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Country club purchase on hold

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The clubhouse at Birchwood Country Club on Thursday in Nashville.

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BY WILLIAM F. WEST
Staff Writer

Saturday, February 16, 2019

NASHVILLE — The town’s interim manager said Nashville’s proposal to buy Birchwood Country Club remains on the table, but he said he hasn’t heard anything directly back from the club’s leadership.

Leonard Barefoot on Tuesday told the Telegram he spoke over the phone on Monday with Joe Hester, an attorney in Rocky Mount who has been doubling as the club’s acting president. Barefoot said his understanding was a meeting of the club’s leadership was going to be held on Monday evening.

Attempts to reach Hester for this story have been unsuccessful.

The town council held a special meeting Jan. 24 to seek public feedback about the local government’s proposal to potentially acquire the site, which is located southeast of downtown. The turnout for the meeting was so large numerous people had to stand in the hallway, but speakers pro and con got to address the council.

Barefoot at the Jan. 24 meeting said Birchwood’s board of directors is seeking proposals to purchase the club’s assets.

He told the gathering his information was the club’s board considered numerous proposals before settling on a Jan. 14 date to make a consideration. He told the gathering after the club’s board met at that time, he was advised the deadline to submit proposals was reset to Jan. 28.

Barefoot on Tuesday told the Telegram, “They've tried get their membership together to look at proposals.”

“We submitted a proposal — and I think some other folks submitted (proposals). So, now, the ball is in their court,” he said.

He declined to show the Telegram specifics of the town’s proposal to purchase the club, but he said the town is proposing to acquire the clubhouse, the golfing greens and the swimming pool.

"Our belief is that it would really be an asset to the town to have it," he said.

A list of questions were emailed Wednesday to Hester included whether the sale of the club would include the buildings or the grounds or both.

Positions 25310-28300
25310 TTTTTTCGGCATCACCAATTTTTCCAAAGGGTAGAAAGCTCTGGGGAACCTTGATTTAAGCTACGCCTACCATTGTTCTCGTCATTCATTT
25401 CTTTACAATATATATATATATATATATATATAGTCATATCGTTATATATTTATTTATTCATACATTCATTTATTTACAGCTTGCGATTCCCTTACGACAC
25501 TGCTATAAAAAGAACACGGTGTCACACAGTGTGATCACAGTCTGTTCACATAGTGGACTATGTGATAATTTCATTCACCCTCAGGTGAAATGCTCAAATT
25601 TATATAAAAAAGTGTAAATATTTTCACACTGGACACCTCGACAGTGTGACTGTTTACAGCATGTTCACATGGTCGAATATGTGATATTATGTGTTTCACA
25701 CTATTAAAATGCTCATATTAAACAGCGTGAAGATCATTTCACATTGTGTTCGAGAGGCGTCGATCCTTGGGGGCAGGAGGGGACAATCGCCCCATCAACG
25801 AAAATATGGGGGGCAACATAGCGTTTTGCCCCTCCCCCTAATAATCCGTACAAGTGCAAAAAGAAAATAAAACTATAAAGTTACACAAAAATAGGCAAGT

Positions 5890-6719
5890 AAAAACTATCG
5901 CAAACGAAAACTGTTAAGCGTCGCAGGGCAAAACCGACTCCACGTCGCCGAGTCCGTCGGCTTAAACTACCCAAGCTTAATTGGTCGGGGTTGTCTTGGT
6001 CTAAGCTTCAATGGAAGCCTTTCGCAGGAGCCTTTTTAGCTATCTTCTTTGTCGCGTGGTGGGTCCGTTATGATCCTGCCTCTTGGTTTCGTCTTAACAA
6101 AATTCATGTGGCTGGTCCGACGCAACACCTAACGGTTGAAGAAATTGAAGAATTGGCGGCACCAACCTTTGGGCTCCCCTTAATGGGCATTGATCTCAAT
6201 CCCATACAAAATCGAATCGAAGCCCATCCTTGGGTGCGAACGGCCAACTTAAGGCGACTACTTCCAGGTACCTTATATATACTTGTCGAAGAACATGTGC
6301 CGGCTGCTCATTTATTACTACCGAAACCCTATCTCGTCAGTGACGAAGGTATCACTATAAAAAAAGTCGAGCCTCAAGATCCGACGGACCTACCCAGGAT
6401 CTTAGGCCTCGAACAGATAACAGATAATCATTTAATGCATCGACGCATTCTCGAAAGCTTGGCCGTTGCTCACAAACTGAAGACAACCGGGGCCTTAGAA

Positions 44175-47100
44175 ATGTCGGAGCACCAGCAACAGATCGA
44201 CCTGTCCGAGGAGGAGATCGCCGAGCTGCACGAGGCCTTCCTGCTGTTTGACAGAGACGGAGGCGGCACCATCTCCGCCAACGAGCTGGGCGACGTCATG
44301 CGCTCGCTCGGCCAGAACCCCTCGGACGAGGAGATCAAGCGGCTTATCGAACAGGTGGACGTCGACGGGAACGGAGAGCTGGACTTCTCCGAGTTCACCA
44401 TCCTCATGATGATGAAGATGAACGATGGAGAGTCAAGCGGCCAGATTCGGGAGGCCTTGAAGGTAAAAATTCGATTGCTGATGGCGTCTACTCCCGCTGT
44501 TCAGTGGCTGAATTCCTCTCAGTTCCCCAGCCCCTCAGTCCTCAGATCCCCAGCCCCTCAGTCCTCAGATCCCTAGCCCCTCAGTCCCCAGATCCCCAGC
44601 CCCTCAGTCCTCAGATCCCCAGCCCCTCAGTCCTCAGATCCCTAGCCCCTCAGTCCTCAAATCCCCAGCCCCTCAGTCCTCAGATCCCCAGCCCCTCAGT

Also asked was if the club could provide the asking price and if the club is considering offers from others and if so, how many and whom. They also included when the club would like to have the sale finalized. 

Birchwood dates back to the start of the 1960s.

In a story published in July, Hester said no transaction had been finalized and he wouldn’t confirm or deny whether the club was being sold.

“We’re in the process of trying to resolve everything and it will take some time before things work themselves out,” he was quoted as saying at the time.

Most of the comments at the Jan. 24 town council special meeting were supportive of Nashville’s government.

Nashville Parks, Recreation and Cultural Resources Director Marguerite Bishop at the meeting said if the town council votes to purchase the property, the town is going to apply for a state Parks and Recreation Trust Fund grant to help renovate the clubhouse and the club’s pool.

Bishop also said the town is going to begin work on developing a master plan.

She said the town is eligible for up to $500,000 for such renovations and can use the purchase price as a local match, with the completion of a waiver.

At the start of Jan. 24 meeting, Mayor Donald Street, who lives in the Birchwood area, recused himself from presiding and participating in any discussion, citing a potential conflict of interest. Street said he recused himself because he’s a member of the club.

So the council voted to give Mayor Pro Tem Charles Taylor the gavel.

During the public input phase of the meeting, one of the speakers questioned Taylor, who said he proudly lives in the Birchwood area, about whether his residency would pose a conflict of interest. Taylor said no and Barefoot backed him up.

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